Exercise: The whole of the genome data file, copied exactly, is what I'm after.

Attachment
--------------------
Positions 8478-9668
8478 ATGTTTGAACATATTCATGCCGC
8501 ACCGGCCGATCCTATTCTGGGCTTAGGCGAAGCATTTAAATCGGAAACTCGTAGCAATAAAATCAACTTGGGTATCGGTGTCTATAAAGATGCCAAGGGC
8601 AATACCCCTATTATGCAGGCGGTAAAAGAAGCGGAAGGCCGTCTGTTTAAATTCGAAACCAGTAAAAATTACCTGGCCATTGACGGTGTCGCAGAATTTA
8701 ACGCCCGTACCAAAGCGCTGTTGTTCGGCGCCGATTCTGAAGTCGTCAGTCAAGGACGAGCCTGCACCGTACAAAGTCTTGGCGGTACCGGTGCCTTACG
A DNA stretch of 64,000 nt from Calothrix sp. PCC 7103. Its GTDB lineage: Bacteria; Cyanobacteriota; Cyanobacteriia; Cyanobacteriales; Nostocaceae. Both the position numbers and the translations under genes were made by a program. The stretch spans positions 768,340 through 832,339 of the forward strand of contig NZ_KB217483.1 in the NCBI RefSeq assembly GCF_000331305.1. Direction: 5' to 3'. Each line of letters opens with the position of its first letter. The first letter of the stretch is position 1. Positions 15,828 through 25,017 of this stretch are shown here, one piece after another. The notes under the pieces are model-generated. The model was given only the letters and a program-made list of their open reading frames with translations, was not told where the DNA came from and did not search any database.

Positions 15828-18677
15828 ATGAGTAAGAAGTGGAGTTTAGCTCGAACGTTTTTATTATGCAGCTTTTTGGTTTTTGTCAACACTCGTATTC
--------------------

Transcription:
Positions 8478-9668
8478 ATGTTTGAACATATTCATGCCGC
8501 ACCGGCCGATCCTATTCTGGGCTTAGGCGAAGCATTTAAATCGGAAACTCGTAGCAATAAAATCAACTTGGGTATCGGTGTCTATAAAGATGCCAAGGGC
8601 AATACCCCTATTATGCAGGCGGTAAAAGAAGCGGAAGGCCGTCTGTTTAAATTCGAAACCAGTAAAAATTACCTGGCCATTGACGGTGTCGCAGAATTTA
8701 ACGCCCGTACCAAAGCGCTGTTGTTCGGCGCCGATTCTGAAGTCGTCAGTCAAGGACGAGCCTGCACCGTACAAAGTCTTGGCGGTACCGGTGCCTTACG
A DNA stretch of 64,000 nt from Calothrix sp. PCC 7103. Its GTDB lineage: Bacteria; Cyanobacteriota; Cyanobacteriia; Cyanobacteriales; Nostocaceae. Both the position numbers and the translations under genes were made by a program. The stretch spans positions 768,340 through 832,339 of the forward strand of contig NZ_KB217483.1 in the NCBI RefSeq assembly GCF_000331305.1. Direction: 5' to 3'. Each line of letters opens with the position of its first letter. The first letter of the stretch is position 1. Positions 15,828 through 25,017 of this stretch are shown here, one piece after another. The notes under the pieces are model-generated. The model was given only the letters and a program-made list of their open reading frames with translations, was not told where the DNA came from and did not search any database.

Positions 15828-18677
15828 ATGAGTAAGAAGTGGAGTTTAGCTCGAACGTTTTTATTATGCAGCTTTTTGGTTTTTGTCAACACTCGTATTC